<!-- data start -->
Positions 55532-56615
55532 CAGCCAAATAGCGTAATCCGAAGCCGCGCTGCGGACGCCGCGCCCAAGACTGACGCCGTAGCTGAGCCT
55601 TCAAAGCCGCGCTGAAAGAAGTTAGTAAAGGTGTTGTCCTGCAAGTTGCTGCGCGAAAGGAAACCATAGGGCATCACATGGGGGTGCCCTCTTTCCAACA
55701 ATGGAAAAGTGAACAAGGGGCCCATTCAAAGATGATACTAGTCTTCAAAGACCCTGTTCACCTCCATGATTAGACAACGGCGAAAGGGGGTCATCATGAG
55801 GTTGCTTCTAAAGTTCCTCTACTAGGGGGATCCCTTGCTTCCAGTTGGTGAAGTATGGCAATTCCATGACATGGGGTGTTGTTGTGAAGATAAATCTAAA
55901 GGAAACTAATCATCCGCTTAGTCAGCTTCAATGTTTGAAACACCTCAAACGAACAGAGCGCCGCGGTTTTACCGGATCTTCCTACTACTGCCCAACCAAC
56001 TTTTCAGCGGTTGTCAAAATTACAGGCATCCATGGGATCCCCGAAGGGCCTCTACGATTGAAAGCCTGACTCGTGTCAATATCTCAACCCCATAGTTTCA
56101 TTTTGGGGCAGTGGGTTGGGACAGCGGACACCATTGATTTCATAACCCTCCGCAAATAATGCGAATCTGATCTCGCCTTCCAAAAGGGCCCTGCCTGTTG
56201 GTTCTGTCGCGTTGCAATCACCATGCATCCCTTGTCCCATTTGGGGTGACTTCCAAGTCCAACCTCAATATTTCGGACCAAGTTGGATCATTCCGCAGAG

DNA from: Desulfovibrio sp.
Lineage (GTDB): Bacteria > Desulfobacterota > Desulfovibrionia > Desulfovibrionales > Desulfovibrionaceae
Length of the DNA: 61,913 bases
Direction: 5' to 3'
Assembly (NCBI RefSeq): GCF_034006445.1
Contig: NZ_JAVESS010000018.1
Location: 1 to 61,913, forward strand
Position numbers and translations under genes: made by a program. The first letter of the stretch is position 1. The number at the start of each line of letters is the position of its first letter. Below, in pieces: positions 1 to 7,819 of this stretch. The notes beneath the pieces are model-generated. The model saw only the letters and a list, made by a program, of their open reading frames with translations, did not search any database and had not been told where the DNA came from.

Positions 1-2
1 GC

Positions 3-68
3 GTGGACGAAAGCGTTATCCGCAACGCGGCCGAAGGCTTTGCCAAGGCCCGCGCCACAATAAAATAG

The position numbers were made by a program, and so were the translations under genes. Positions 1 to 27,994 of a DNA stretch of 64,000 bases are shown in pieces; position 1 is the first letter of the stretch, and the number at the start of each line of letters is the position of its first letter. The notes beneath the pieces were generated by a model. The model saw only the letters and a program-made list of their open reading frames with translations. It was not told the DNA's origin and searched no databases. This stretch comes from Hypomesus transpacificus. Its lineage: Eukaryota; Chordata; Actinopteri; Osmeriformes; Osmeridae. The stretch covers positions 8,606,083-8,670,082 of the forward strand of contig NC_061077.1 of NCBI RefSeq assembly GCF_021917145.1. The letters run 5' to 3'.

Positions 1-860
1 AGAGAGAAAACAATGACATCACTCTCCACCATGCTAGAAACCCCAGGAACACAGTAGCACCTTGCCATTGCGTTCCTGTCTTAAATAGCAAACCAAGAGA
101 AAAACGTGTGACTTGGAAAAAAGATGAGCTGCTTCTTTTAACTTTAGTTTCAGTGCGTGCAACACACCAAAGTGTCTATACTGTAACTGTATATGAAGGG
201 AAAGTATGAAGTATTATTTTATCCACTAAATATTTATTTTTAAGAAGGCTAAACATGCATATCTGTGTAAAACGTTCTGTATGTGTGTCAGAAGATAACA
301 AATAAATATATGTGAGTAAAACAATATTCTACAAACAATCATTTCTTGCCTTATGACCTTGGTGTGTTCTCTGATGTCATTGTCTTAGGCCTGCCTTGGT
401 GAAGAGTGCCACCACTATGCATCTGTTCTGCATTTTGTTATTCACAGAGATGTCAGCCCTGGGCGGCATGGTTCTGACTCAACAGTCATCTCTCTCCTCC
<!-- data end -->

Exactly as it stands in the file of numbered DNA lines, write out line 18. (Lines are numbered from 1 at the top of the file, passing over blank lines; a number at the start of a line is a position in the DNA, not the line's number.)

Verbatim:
Positions 1-2